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Why we read | Fresh Reads


Last updated 2/15/2019 at Noon

With the new year in full swing, we’re taken with an impulse to reflect, reassess and plot a new path forward. Whether it’s eating healthier or just simplifying life (thanks, Marie Kondo), we look to the new year for signs of hope, or at least more daylight.

In the spirit of reflection, I asked colleagues and myself a simple question: “Why do you read?” I hope that our responses will get you thinking about the value reading has for you. We welcome your comments when you visit us in person or our Facebook page.

Mary Kay has a framed print above her desk in the back room titled “The Ability To Read.”

It is a quote from James Russell Lowell: “But have you ever rightly considered what the ability to read means? That it is the key which admits us to the whole world of thought and fancy and imagination?

To the company of saint and sage, of the wisest and the wittiest at their wisest and wittiest moment? That it enables us to see with the keenest eyes, hear with the finest ears, and listen to the sweetest voices of all time?”

Reading opens and enlivens the mind, strengthens our character and inspires and elevates us; reading can supply the courage to reach further than we think we can.

Michelle found a quote by William Nicholson in the British periodical Simple Things: “We read to know we’re not alone.” Among other things this suggests is that reading is a companionable activity.

Also, the idea of returning to a favorite book in order to reassure ourselves that, at one point, all that mattered was that book, that voice, especially when the world feels upside down.

The magazine article goes on to say: “Finally, advice for anyone that has fallen out of reading and can’t get back. Don’t go for something everyone is saying is great.

Think: When you did read, what was your home territory? What did you love? Or, go to a bookseller or librarian, tell them three favourite books, and ask, ‘What’s the best thing I might not have heard of?’ Then trust them.”

Susan shared, “Freedom, to use my imagination, learn something new, experience new and old things and gain insight into myself and others.”

We are fortunate to belong to a community where the impulse to explore and inhabit other lives, other times and other places is limited only by what we haven’t yet read.

Elaine responded, “...because that’s how I was raised.” Indeed, avid readers are often early readers, and were comfortable with and perhaps lucky enough to be surrounded by books as children.

Consider that in the Edmonds area there are three bookstores and a great library, in addition to a robust selection of specialty, gift and travel books at several nonbook outlets.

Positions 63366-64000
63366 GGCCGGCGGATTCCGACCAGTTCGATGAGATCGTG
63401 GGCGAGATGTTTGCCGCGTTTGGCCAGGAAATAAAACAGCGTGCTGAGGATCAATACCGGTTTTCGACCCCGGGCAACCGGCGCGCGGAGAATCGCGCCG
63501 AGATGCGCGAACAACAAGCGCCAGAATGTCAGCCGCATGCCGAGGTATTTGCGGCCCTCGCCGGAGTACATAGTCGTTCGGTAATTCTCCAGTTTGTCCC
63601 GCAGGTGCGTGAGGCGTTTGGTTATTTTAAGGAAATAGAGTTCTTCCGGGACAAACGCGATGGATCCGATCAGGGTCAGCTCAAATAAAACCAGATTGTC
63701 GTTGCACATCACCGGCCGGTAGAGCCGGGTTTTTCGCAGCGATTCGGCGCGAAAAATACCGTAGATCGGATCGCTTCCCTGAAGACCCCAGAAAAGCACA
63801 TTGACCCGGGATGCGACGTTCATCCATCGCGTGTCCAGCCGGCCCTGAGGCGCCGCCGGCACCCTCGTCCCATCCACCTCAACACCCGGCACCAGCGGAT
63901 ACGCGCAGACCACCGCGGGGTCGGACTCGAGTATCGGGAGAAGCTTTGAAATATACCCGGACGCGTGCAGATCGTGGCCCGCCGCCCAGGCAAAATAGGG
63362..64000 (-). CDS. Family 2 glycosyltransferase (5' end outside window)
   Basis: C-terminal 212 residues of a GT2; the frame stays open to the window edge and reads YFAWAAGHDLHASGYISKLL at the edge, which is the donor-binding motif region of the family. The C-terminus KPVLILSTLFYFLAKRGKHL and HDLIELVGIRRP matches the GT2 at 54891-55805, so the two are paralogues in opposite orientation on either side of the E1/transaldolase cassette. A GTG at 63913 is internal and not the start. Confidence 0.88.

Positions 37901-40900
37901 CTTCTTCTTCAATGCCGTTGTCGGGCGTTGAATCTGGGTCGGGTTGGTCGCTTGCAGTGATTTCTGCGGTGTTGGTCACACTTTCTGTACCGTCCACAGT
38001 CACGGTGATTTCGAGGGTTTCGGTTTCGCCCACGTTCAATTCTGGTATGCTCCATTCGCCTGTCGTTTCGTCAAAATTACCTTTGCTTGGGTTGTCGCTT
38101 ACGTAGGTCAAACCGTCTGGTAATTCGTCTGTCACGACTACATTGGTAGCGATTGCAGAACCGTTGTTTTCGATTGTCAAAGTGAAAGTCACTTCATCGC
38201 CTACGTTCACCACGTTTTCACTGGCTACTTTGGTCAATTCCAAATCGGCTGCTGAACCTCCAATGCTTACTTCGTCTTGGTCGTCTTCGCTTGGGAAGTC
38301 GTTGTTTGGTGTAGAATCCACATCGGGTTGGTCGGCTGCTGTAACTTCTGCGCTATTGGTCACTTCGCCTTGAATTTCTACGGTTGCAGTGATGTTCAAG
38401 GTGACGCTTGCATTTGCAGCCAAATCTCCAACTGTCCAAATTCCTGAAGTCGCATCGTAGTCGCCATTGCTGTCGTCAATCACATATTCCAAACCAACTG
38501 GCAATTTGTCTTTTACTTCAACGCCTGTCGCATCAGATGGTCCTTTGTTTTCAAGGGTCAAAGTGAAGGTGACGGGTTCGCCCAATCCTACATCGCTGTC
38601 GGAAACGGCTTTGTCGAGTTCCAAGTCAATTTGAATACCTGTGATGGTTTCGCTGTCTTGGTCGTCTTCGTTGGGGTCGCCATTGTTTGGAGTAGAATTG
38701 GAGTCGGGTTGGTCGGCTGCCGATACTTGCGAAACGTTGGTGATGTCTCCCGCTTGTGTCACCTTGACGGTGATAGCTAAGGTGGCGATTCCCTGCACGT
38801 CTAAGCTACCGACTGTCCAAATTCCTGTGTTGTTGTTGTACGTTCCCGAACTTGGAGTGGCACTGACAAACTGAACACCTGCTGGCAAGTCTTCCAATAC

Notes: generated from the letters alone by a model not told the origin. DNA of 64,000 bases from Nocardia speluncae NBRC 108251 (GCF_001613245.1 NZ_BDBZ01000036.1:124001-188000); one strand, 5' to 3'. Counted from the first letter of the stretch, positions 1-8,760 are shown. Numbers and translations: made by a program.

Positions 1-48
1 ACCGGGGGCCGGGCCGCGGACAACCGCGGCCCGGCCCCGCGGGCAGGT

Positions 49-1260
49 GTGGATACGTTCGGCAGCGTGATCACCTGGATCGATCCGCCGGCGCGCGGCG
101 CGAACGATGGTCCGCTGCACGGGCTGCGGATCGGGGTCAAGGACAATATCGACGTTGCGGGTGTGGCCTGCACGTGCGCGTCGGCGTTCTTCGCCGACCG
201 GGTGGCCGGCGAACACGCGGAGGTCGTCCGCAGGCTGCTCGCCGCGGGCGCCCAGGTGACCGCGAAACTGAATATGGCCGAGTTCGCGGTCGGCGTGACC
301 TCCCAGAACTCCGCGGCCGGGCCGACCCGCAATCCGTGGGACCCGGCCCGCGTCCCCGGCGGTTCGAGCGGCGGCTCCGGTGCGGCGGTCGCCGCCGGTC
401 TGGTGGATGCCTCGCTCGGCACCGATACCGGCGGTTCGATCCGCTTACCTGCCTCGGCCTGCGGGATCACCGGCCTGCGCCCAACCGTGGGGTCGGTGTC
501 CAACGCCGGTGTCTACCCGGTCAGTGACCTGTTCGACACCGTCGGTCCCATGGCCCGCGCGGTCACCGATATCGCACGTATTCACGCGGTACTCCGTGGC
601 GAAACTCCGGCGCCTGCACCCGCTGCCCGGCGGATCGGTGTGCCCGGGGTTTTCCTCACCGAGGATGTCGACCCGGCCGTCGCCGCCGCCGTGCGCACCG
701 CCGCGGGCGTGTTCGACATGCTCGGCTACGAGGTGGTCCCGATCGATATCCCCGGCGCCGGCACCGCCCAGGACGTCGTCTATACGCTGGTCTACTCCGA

We are surrounded by opportunities to engage with new subjects and gain insight.

Ron wrote, “Basically I read because I’ve been doing it as long as I can remember. In other words, it’s an addiction. Much like other addictions, I get nervous, anxious and just plain bad tempered if I don’t have something to read. Sometimes I read fiction strictly for the plot, and other times I read for style. Hopefully the two will intersect in that sweet state of reading bliss akin to nirvana.”

Couldn’t have said it better myself.

As for me, in one important sense I read to hear the author’s words in my voice in my head (sometimes I read to myself out loud), to pay attention to the sounds and sentences rolling forward to take me away from other cares and distractions.

The weaving of the very words, blending vernacular language, imparting information subtly or not, the collision of consonants and vowels and pronunciation, altogether are the magic of good writing.

Especially attentive reading, whether a poem or a mystery by a favorite writer, or a well-crafted essay or piece of journalism, takes me toward a meditative state. Upon finishing, or putting the book down, I experience a reawakening back to temporal awareness.

And sometimes my mind involuntarily disengages and wanders away from the text to something more mundane. Such as the day’s shopping list.

A note on audio books

Edmonds Bookshop is proud to partner with Libro.fm, an Edmonds-founded audio book distributor that provides a full line of audio books exclusively through independent bookstores. Audio books are ideal companions for road trips or those lengthening commutes. Visit the store, our website (edmondsbookshop.indielite.org) or Libro.fm for more information.


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